DENVER — Pastor Bob Woolfolk and his wife, Eddie, have had a ministry in the Five Points neighborhood for more than four decades.
“It’s been a passion of ours,” said Eddie Woolfolk.
And so, when an opportunity came to expand affordable housing in Five Points, they jumped at it.
“There’s definitely a need for decent, affordable housing,” Eddie Woolfolk said.
The project – called Charity’s House – is a 36-unit affordable housing complex available to those making no more than 30% of the median income in Denver, which is roughly $22,000 a year.
“You have to have two or three jobs at minimum wage to afford housing,” said Bob Woolfolk.
But the plan, which would knock down three vacant houses the Woolfolk’s own at Welton and 30th, hit a major snag because of parking requirements for new development.
“The parking, the way that it was, wouldn’t work for the 36 units that we were planning,” Eddie Woolfolk said.
City rules called for at least 22 spaces, even though two separate studies, one by RTD and one by Shopworks, clearly indicate those zoning rules are antiquated.
“The zoning code was requiring five times more parking than what we actually needed for these types of projects,” said Analiese Hock, principal city planner with City and County of Denver.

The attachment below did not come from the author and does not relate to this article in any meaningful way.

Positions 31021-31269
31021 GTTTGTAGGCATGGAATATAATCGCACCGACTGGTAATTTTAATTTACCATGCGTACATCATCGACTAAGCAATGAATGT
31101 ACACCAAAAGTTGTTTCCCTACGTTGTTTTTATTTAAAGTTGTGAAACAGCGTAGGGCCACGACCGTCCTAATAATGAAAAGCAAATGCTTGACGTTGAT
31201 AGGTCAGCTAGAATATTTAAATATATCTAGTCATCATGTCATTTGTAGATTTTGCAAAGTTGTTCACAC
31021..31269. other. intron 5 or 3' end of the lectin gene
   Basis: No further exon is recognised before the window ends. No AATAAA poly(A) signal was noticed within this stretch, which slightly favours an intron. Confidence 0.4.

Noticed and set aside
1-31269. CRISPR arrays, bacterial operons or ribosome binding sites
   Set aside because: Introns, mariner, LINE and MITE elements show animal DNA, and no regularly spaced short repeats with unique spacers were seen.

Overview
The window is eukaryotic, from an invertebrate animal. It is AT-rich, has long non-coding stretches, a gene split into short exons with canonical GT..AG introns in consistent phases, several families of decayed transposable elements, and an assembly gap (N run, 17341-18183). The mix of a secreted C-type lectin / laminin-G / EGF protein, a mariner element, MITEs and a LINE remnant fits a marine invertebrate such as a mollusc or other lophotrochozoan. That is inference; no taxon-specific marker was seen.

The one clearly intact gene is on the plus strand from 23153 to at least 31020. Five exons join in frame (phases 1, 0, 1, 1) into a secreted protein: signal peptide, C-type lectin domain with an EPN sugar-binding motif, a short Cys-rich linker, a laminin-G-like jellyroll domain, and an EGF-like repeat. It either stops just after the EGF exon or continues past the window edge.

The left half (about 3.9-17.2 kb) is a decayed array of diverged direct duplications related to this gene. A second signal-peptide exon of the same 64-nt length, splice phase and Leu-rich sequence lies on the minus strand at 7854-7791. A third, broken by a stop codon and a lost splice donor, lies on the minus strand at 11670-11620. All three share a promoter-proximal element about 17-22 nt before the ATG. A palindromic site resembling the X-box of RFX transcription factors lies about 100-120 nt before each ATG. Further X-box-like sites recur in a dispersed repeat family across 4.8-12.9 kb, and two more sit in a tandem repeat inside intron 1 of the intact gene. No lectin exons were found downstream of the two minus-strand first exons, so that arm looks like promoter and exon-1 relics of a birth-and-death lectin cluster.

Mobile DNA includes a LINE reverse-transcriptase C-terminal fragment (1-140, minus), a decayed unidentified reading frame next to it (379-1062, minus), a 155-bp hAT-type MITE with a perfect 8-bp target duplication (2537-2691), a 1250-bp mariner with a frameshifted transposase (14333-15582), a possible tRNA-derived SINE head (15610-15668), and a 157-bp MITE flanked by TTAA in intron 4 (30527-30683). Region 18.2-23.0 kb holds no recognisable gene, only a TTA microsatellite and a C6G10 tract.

So, city planners and the Woolfolk’s went back to the drawing board and in June, Denver City Council voted unanimously to change the city’s zoning rules regarding affordable housing developments.
Before this project came along, city codes required one parking spot for every four units in affordable housing complexes. Now, the city has updated that to one parking spot for every 10 units.
City planners like Hock say the move is long overdue.
“This allows for projects that are serving households earning less than $25,000 a year to park at a lower parking ratio that aligns with actual demands and needs,” Hock said. “Folks at lower incomes don’t have the ability or resources to afford a car, the maintenance, the insurance – as well as they don’t necessarily need a car.”
“It took a year, but we got it done,” Eddie Woolfolk said. “We went through quite a few hiccups. I wish I had more land to do more projects like this because the housing market is just out of range.”
The Woolfolks also faced some opposition to the project early on from the Welton Corridor Registered Neighborhood Organization.
Denver7 reached out to the Welton Corridor RNO but we have not heard back.
The Woolfolks are working with BlueLine Development on the project and plan to knock down the vacant homes on the property next month.
“We do plan to move forward on this in mid-November,” Eddie Woolfolk said.
"It will be great for this neighborhood," said Bob Woolfolk.